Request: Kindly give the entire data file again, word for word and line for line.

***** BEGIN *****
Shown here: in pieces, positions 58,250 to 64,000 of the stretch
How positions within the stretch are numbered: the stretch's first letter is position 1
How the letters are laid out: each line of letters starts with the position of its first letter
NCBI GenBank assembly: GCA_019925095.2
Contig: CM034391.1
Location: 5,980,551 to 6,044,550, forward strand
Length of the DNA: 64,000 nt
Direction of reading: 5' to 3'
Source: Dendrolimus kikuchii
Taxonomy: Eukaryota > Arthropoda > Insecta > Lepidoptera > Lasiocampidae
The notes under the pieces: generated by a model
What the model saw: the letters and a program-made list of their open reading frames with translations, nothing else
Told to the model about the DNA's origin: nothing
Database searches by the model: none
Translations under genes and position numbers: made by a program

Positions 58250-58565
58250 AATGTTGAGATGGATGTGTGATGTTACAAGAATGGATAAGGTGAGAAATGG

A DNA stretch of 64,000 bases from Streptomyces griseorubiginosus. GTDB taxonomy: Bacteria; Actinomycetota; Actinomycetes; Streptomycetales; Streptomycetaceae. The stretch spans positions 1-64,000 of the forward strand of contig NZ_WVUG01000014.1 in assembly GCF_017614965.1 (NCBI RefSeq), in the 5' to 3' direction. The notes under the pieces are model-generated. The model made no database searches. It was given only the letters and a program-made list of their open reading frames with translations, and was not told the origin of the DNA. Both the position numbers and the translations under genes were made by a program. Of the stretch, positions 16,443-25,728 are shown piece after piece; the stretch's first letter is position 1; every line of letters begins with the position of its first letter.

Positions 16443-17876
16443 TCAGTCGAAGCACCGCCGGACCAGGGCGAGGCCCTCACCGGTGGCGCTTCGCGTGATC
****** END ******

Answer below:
Shown here: in pieces, positions 58,250 to 64,000 of the stretch
How positions within the stretch are numbered: the stretch's first letter is position 1
How the letters are laid out: each line of letters starts with the position of its first letter
NCBI GenBank assembly: GCA_019925095.2
Contig: CM034391.1
Location: 5,980,551 to 6,044,550, forward strand
Length of the DNA: 64,000 nt
Direction of reading: 5' to 3'
Source: Dendrolimus kikuchii
Taxonomy: Eukaryota > Arthropoda > Insecta > Lepidoptera > Lasiocampidae
The notes under the pieces: generated by a model
What the model saw: the letters and a program-made list of their open reading frames with translations, nothing else
Told to the model about the DNA's origin: nothing
Database searches by the model: none
Translations under genes and position numbers: made by a program

Positions 58250-58565
58250 AATGTTGAGATGGATGTGTGATGTTACAAGAATGGATAAGGTGAGAAATGG

A DNA stretch of 64,000 bases from Streptomyces griseorubiginosus. GTDB taxonomy: Bacteria; Actinomycetota; Actinomycetes; Streptomycetales; Streptomycetaceae. The stretch spans positions 1-64,000 of the forward strand of contig NZ_WVUG01000014.1 in assembly GCF_017614965.1 (NCBI RefSeq), in the 5' to 3' direction. The notes under the pieces are model-generated. The model made no database searches. It was given only the letters and a program-made list of their open reading frames with translations, and was not told the origin of the DNA. Both the position numbers and the translations under genes were made by a program. Of the stretch, positions 16,443-25,728 are shown piece after piece; the stretch's first letter is position 1; every line of letters begins with the position of its first letter.

Positions 16443-17876
16443 TCAGTCGAAGCACCGCCGGACCAGGGCGAGGCCCTCACCGGTGGCGCTTCGCGTGATC